‘Jordan haYehudi" is bringing his pinpoint passes to Israel.
Tamir Goodman, the Baltimore basketballer dubbed "the Jewish Jordan" by Sports Illustrated, has signed a three-year contract with Maccabi Tel Aviv, Israel’s perennial championship team.
"The first thing that came to my mind was baruch Hashem [blessed is God]," Goodman, 20, told the Baltimore Jewish Times. "There is no other way to look at it. Without Hashem’s blessing, this never would have happened."
Goodman, a 6’3" guard who wears a kipa on the court, most recently played a season-plus at Towson University in Maryland. He had signed a letter of intent to attend the University of Maryland, then turned it down, after starring at his hometown’s Talmudic Academy and a Christian day school.
Goodman will be the only Sabbath-observant player in Israel’s professional league. His contract specifies that he won’t have to play or practice on Shabbat or Jewish holidays.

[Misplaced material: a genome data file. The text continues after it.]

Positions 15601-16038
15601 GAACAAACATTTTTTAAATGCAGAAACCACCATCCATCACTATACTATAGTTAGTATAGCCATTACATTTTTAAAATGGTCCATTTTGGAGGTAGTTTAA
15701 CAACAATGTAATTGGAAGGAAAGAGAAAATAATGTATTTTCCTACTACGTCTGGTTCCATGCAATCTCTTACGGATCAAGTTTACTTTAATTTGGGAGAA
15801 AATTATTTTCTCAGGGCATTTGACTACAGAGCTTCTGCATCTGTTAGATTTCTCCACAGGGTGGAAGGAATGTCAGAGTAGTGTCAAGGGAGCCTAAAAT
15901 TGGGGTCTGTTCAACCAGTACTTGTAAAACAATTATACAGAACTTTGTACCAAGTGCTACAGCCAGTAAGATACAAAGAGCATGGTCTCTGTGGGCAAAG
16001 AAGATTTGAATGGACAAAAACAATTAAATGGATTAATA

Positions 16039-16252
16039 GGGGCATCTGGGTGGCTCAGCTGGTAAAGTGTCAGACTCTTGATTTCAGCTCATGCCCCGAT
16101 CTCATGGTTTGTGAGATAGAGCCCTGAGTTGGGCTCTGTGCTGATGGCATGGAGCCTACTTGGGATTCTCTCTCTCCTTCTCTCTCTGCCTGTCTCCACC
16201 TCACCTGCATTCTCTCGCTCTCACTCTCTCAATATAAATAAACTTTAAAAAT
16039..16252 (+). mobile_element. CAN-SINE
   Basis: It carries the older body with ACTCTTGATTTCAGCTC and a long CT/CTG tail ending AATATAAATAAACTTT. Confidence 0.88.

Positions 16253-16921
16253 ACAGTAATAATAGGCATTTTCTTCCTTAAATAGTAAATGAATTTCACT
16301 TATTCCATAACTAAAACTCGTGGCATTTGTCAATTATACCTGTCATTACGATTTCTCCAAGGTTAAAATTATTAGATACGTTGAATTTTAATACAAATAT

Terms of Goodman’s contract were not disclosed, but his agent, Steven Heumann, said "it is in line with other young European star caliber players for first-time contracts." Israeli players are known to receive salaries in the six figures, sometimes seven.
Practice for the 82-game schedule starts next month. "I couldn’t be happier for him," Heumann said. "He’s such a wonderful guy. Now he’s a pro."
A phenom in high school, Goodman saw his stock sink after a series of injuries, a confrontation last season with his Towson coach and adjustment to college-level competition. Experts predicted that his athletic future lay in Israel’s pro league, rather than the National Basketball Association.
His ability to set up teammates should be appreciated in Israeli hoops.
"Everyone has a special talent in the world. With me, it’s basketball," Goodman told the Jewish Times. "I’ve had a lot of ups and downs, but it is so clear to me what Hashem has given me an opportunity to do."
In the first year of his contract, Goodman might be loaned to the Hapoel Galil Elyon team to develop his abilities.
During earlier trips to Israel, speaking fluent Hebrew, he put on demonstrations that attracted thousands of basketball fans. That’s when they learned how to say the Jewish Jordan in Hebrew.